Aerial view of the Upper and Lower Mills, Balbriggan 1958
Charles Gallen is today an independent partner in the Samuel Lamont Group. We have the largest household textile making-up facility on the island of Ireland, and produce all manner of textile products, including tablecloths & napkins, sheets & pillowcases, blankets, handkerchiefs, and a variety of housekeeping materials including aprons & quilted products, tea towels, and gusset bags and bedspreads.
Our experienced and flexible factory has made white labelled ranges for multitude of international brands including QVC, Comic Relief, Emma Bridgewater, Liberty of London, Nicholas Mosse, TJ Maxx, Victoria & Albert Museum, Brown Thomas and many others.
We have an in-house embroidery facility, and can produce fine identification details for individuals, defined locations and brands.
Please contact us with your requirements.
Care of Irish Linen
Never tumble-dry linen as this can over-dry the fibres and makes ironing more difficult. Linen naturally dries quickly anyway. So spin and line dry. Always iron linen when damp, first on the wrong side to eliminate creases and then on the right side if you wish to enhance the fabric's natural sheen.
Irish Linen is an exceptional gift to offer delegates and visitors - the broad range of products allows a wide band of price categories to fit any budget. Personalisation adds a finishing touch.
Souvenirs of Ireland
Charles Gallen Irish Linen is widely available through retail outlets all over Ireland. Our finest linens have a comprehensive display on our online website www.givans.co.uk – Givans is the name of Londons finest linen store which was located on the Kings Road for over a century, and has a wide selection of bedding and kitchen textiles, of both Irish Linen and other fabrics.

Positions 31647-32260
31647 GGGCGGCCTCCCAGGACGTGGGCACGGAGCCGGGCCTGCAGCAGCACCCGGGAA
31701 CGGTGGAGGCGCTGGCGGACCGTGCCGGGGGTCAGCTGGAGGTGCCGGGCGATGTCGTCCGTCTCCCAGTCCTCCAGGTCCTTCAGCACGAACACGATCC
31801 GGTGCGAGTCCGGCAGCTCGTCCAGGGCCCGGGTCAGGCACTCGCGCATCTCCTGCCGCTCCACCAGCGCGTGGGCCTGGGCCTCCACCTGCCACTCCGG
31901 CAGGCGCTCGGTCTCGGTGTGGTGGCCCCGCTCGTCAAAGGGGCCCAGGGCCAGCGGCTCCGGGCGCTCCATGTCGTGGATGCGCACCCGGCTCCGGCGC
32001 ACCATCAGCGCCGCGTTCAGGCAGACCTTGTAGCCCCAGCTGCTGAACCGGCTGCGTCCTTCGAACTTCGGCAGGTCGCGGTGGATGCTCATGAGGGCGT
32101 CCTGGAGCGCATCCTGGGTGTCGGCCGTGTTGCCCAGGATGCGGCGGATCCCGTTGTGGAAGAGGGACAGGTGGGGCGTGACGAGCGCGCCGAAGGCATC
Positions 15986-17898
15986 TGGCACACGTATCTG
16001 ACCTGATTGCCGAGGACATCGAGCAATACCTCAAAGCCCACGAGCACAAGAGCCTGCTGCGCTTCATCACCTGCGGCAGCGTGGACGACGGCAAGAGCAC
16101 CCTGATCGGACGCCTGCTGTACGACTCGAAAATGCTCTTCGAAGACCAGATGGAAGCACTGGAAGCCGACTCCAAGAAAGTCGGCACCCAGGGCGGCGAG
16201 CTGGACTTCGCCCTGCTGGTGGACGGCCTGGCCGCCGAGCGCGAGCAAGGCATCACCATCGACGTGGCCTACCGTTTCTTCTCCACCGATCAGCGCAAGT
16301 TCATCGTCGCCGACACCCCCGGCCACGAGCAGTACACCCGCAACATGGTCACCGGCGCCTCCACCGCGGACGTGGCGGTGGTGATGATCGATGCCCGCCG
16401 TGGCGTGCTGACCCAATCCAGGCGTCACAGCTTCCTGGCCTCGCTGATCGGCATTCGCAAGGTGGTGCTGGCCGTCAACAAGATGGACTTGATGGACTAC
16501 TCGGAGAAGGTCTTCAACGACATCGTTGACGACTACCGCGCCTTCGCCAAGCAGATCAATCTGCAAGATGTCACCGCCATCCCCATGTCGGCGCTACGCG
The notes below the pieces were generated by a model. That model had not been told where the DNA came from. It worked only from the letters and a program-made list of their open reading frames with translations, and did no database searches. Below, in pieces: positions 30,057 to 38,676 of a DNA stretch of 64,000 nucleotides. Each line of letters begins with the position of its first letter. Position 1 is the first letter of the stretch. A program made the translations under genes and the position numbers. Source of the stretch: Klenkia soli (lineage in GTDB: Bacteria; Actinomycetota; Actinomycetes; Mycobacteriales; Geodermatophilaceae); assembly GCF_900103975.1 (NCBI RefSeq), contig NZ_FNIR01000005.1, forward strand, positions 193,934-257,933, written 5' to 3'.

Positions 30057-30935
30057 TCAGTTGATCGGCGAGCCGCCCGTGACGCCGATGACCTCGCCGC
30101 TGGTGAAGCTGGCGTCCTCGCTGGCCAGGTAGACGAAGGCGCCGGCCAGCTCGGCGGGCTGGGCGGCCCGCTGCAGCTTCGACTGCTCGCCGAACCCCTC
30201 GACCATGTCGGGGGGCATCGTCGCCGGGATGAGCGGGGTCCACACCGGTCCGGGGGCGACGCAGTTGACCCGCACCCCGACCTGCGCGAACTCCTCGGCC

The harbour of the textile town of Balbriggan, today
Through 150 years of linen manufacture, Charles Gallen has seen many transitions in the manufacture of Linen.
The two elements in weaving are the ‘Warp’ – a beam of thousands of long spans of yarn, that are fed into the loom – and the ‘Weft’, another length of yarn that is threaded through the warp yarns to weave and give stability to the fabric.
From the early hand looms, on the left – this is a ‘Jacquard’ loom for weaving Damask Fabrics – where the weft is located in a shuttle which is discharged from side to side by the hand and innate timing of the weaver to the early powered looms, shown in the central photo – mechanised and driven by a controlled flow of water into the Factory Millrace – these are ‘Dobbie’ looms for weaving simple patterns such as stripes.
The shuttle is now shot through by the timed use of gearing, allowing for faster speeds, and wider widths.
Then, the right hand side photo, onto modern rapier looms, where the weft is passed through the warp by the rapier at rapid speeds up to 5 times faster than early powered looms.